3.9       The Planning Service continues to play a prominent role in pushing for significant reform of the regional NI planning system and advancing the regional improvement programme.


            Backlog of live applications


3.10      Prior to COVID-19, the Planning Service had around 850 live applications. This grew to around 1,250 applications during the pandemic, increasing individual caseloads to unsustainable levels. Whilst the number of live cases was reduced to below 1,000 by November 2022, the issues around implementation of the new Planning Portal, adoption of the Plan Strategy and staff turnover have contributed to an increase to the current 1,100 live cases. There is currently a significant drive to reduce the number of live applications to more sustainable levels.




3.11      The Planning Service is subject to three statutory indicators. These are set out in the table below along with last year’s performance, current performance and peak performance since transfer of planning powers to the Council in 2015.







Major applications

30 weeks (average processing time)

31.0 weeks


57.2 weeks

66.0 weeks

Local applications

15 weeks (average processing time)

14.0 weeks (2019/20)

19.8 weeks

19.6 weeks

Enforcement cases

70% cases concluded within 39 weeks






3.12        Under performance of these statutory indicators is a result of a range of contributing factors, including those set out previously, some of which are outside the control of the Council. Work is ongoing at a regional level to improve the NI planning system as a whole and to develop a new Regional Performance Framework. This framework will support the council reporting on quantitative and qualitative performance in a more detailed way, helping to identify areas for improvement at regional level. The Planning Service is also developing a new local performance framework to support further improvement.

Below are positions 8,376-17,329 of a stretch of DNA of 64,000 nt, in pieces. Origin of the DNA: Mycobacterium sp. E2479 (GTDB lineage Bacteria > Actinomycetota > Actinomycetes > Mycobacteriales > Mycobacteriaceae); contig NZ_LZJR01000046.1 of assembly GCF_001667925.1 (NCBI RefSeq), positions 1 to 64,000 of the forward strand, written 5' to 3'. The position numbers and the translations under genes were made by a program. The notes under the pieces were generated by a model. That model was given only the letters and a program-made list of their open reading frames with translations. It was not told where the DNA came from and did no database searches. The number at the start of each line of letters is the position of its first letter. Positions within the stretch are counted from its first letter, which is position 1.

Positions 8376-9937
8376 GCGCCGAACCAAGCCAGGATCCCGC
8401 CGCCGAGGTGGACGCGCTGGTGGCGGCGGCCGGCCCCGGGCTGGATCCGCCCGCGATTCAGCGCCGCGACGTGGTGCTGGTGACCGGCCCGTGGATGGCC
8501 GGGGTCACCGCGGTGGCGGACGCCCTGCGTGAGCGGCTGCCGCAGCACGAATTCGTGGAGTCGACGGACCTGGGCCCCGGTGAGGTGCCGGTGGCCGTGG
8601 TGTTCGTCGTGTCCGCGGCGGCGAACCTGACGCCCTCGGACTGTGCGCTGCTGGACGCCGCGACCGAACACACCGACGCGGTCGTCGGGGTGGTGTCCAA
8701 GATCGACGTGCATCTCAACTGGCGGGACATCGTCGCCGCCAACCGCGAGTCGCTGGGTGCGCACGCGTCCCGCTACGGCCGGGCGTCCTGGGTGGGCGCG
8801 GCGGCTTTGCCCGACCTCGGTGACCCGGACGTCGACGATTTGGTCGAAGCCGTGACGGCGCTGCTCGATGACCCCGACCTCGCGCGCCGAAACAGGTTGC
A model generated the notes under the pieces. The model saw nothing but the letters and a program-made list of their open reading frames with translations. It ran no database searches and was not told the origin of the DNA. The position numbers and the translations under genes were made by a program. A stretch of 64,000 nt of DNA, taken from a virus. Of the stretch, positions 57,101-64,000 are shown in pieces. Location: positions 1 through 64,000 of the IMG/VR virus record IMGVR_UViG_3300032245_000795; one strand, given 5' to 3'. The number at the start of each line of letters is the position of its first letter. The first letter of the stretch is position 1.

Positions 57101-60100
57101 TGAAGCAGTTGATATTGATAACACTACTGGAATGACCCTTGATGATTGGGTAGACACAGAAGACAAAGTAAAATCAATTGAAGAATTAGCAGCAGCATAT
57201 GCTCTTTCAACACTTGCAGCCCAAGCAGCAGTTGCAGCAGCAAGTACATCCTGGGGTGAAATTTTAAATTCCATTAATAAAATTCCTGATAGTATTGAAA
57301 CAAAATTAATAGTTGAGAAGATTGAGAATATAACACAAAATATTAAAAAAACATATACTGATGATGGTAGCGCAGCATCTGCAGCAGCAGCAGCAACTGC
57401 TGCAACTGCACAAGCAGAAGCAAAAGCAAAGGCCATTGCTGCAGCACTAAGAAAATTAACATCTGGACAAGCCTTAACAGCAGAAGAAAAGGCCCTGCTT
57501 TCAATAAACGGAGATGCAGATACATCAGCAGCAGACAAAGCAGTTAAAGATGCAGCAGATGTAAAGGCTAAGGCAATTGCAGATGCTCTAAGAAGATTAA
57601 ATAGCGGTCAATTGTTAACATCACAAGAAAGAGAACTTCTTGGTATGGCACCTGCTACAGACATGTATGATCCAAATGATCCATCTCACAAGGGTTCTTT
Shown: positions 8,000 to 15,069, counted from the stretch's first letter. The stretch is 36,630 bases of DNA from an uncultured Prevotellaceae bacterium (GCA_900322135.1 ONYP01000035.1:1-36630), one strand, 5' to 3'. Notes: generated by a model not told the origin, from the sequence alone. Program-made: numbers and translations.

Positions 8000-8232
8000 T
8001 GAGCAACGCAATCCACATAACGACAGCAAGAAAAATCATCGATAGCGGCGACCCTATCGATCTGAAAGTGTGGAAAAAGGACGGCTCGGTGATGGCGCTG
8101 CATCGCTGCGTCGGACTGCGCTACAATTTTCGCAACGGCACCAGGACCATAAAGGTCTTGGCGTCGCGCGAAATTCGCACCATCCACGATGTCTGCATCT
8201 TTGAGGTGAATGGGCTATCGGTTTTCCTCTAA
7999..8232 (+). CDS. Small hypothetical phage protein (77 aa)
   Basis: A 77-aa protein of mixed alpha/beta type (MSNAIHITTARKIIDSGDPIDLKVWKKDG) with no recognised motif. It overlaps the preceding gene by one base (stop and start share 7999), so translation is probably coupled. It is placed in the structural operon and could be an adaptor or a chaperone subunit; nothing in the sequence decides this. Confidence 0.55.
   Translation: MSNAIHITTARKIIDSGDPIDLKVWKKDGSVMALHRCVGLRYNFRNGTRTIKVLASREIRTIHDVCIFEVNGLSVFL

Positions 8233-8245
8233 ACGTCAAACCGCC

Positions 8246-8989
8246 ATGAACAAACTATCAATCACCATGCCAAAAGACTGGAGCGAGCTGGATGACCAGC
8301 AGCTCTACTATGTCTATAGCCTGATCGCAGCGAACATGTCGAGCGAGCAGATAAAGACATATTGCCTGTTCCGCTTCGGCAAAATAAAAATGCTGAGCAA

3.13      In relation to Major application performance, the Section 76 planning agreement process remains a key issue. Planning and Legal Services continue to work closely together to improve the process, including the implementation of model planning agreements and customer guidance. Planned improvements in this area could have a significant positive impact on Major application performance.


3.14      The enforcement service continues to exceed its statutory targets.




3.15      Following this period of significant strategic change, the specific focus now is on reducing the number of live applications and improving the operational effectiveness of the DM service. This will be built around a focus on ‘People’, ‘Policy’ and ‘Process’ as set out in the updated Planning Service Improvement Plan.


3.16      Central to this improvement will be the empowerment of staff, building individual and team confidence. The objective is to support corporately aligned and autonomous decision-making by individuals at all levels within the Planning Service. This is vital to the delivery of the service as it not sustainable for decision-making to be funnelled through a small number of more senior officers.


3.17      In these regards, the Improvement Plan aligns with the Council’s new People Strategy, providing an environment in which staff can demonstrate the organisational values of ‘integrity’, ‘responsibility’, ‘creativity’ and ‘problem solving’.


3.18      Key actions in the updated Improvement Plan include the following:


·        Streamlining operational processes including the wider roll out of the new lean experimentation approach to applications;

·        Simplifying the PAD process to make it quicker and more responsive;

·        Staff training and development;

·        Reviewing the current 10 Operating Principles;

·        Making more effective use of the new Planning Portal;

·        Improving the Section 76 planning agreement process; and

·        Continuing to influence positive change and improvement to the NI planning system


3.19      It is expected that there will be tangible improvement to performance over the coming months with performance continuing to be monitored monthly.


            Reorganisation of the DM team